• Name, age, and gender of deceased
  • Date and place of death
  • Date and place of birth
  • Cause of death
  • Marital status
  • Parents' names
  • Name of spouse
  • Name of physician
  • Registration district name or number
  • Date and number of registration
  • Religious affiliation

Collection Content

Sample Image


How Do I Search the Collection?

You can search the index or view the images or both. To begin your search it is helpful to know:

  • The name of your ancestor
  • The name of a relative or date of the event

Search the Index

Search by Name by visiting the Collection Page then:

  1. Fill in the search boxes with the information you know.
  2. Click Search. This will provide possible a list of matches.

How Do I Analyze the Results?

Compare each result from your search with what you know to determine if there is a match. This may require viewing multiple records or images.


For more tips about searching on-line collections see the on-line article FamilySearch Search Tips and Tricks.

What Do I Do Next?

I Found Who I was Looking for, What Now?


I Can’t Find Who I’m Looking for, What Now?

  • Try viewing the original record to see if there were errors in the transcription of the name, age, residence, etc. Remember that there may be more than one person in the records with the same name.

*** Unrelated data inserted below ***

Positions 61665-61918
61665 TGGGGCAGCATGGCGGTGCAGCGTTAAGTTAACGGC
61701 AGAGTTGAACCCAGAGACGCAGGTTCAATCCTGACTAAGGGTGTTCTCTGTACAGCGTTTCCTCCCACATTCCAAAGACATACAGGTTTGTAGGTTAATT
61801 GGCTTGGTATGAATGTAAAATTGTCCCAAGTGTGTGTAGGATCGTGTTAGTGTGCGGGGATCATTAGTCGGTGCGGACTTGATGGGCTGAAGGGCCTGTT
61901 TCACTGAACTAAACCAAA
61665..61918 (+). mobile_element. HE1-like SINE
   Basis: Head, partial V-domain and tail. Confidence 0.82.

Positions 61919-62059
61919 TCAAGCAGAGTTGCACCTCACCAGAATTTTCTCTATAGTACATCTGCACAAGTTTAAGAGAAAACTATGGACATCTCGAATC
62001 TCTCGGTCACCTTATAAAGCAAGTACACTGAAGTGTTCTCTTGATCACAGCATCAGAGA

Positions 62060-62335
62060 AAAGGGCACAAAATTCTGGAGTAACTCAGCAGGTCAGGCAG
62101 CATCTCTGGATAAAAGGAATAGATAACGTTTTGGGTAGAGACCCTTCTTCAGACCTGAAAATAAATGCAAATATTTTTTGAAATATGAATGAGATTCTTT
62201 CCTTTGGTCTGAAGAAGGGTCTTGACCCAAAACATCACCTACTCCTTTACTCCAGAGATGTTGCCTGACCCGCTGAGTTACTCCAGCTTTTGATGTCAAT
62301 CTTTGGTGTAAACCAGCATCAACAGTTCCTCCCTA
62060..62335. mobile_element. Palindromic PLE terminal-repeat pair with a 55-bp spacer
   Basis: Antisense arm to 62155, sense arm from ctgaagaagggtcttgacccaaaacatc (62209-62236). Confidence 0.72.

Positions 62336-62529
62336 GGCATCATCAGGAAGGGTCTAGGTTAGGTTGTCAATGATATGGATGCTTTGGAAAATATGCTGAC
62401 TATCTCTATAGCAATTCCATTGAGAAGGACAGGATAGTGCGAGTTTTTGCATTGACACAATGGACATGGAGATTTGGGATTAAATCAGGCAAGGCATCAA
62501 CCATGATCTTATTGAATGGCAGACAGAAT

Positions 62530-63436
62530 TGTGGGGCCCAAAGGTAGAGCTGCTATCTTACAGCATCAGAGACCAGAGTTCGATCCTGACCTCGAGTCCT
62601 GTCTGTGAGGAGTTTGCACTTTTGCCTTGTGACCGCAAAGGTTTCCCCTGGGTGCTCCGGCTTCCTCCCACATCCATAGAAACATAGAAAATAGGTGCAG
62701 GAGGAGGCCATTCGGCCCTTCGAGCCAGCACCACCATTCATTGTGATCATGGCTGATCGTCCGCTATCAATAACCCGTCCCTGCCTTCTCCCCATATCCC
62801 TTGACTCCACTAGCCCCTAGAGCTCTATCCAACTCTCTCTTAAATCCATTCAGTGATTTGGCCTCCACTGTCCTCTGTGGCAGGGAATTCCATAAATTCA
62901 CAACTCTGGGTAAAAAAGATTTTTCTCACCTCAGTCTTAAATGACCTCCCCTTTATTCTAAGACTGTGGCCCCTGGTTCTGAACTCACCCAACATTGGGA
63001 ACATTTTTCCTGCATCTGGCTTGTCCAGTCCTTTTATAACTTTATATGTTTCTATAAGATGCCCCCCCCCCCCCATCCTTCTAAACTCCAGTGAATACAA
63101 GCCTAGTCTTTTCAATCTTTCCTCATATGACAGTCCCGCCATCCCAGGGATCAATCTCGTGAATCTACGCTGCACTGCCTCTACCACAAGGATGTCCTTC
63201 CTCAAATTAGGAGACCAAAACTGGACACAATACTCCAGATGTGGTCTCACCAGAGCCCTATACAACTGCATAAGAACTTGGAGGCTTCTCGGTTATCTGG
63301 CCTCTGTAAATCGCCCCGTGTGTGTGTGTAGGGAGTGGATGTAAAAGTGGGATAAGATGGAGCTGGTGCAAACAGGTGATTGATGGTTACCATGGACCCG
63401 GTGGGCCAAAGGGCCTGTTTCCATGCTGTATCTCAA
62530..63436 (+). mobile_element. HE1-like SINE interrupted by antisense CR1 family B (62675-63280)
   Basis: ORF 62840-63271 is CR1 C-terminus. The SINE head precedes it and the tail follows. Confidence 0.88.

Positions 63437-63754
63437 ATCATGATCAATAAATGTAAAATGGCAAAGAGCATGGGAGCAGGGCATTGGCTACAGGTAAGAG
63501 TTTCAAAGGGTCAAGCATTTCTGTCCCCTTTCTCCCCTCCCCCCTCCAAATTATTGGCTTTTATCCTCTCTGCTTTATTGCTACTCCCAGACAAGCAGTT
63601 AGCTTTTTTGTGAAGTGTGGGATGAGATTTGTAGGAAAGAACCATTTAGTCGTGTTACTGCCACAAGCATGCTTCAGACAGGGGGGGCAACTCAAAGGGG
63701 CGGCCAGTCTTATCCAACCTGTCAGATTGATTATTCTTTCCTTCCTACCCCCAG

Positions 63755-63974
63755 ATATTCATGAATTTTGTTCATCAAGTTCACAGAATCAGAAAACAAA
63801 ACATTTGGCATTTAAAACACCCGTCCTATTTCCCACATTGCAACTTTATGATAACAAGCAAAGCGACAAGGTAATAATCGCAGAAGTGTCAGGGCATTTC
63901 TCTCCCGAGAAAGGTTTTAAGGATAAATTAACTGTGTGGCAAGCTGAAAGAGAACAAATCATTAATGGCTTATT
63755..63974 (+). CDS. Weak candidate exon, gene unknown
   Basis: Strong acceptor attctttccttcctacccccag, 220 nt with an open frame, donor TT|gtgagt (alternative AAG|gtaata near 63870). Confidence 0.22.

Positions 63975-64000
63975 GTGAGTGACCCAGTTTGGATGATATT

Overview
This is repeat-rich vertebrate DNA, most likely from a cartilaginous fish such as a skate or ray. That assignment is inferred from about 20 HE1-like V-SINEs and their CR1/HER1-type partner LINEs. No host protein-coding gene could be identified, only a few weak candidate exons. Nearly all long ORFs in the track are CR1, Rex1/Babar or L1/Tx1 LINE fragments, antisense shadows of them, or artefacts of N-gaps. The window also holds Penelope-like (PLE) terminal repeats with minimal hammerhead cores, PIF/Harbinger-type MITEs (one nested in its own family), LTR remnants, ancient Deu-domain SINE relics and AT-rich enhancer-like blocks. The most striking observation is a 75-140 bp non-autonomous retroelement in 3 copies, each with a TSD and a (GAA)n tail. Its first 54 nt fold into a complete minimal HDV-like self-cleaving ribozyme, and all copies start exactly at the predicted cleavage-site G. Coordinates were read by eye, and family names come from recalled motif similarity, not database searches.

• Collect entries for every person who has the same surname. This list can help you identify possible relations that can be verified by records.
  • If you cannot locate your ancestor in the locality in which you believe they lived, then try searching records of a nearby locality in an area search.
  • Standard spelling of names typically did not exist during the periods our ancestors lived in. Try variations of your ancestor’s name while searching the index or browsing through images.
  • Remember that sometimes individuals went by nicknames or alternated between using first and middle names. Try searching for these names as well.
  • Search the indexes and records of British Columbia, Canada Genealogy.
  • Search in the British Columbia Archives and Libraries.
  • Search in the FamilySearch Catalog

Known Issues with This Collection

Important.png Problems with this collection?
See a list of known issues, workarounds, tips, restrictions, future fixes, news and other helpful information.

For a full list of all known issues associated with this collection see the attached article. If you encounter additional problems, plea se email them to support@familysearch.org. Please include the full path to the link and a description of the problem in your e-mail. Your assistance will help ensure that future reworks will be considered.

Citing this Collection

Citing your sources makes it easy for others to find and evaluate the records you used. When you copy information from a record, list where you found that information. Here you can find citations already created for the entire collection and for each individual record or image.

Collection Citation:

"British Columbia Death Registrations, 1872-1986; 1992-1993." Database with Images. FamilySearch. http://FamilySearch.org : accessed 2017. Citing Division of Vital Statistics, Victoria.

Record Citation (or citation for the index entry):

The citation for a record is available with each record in this collection, at the bottom of the record screen. You can search records in this collection by visiting the search page for British Columbia Death Registrations, 1872-1986; 1992-1993.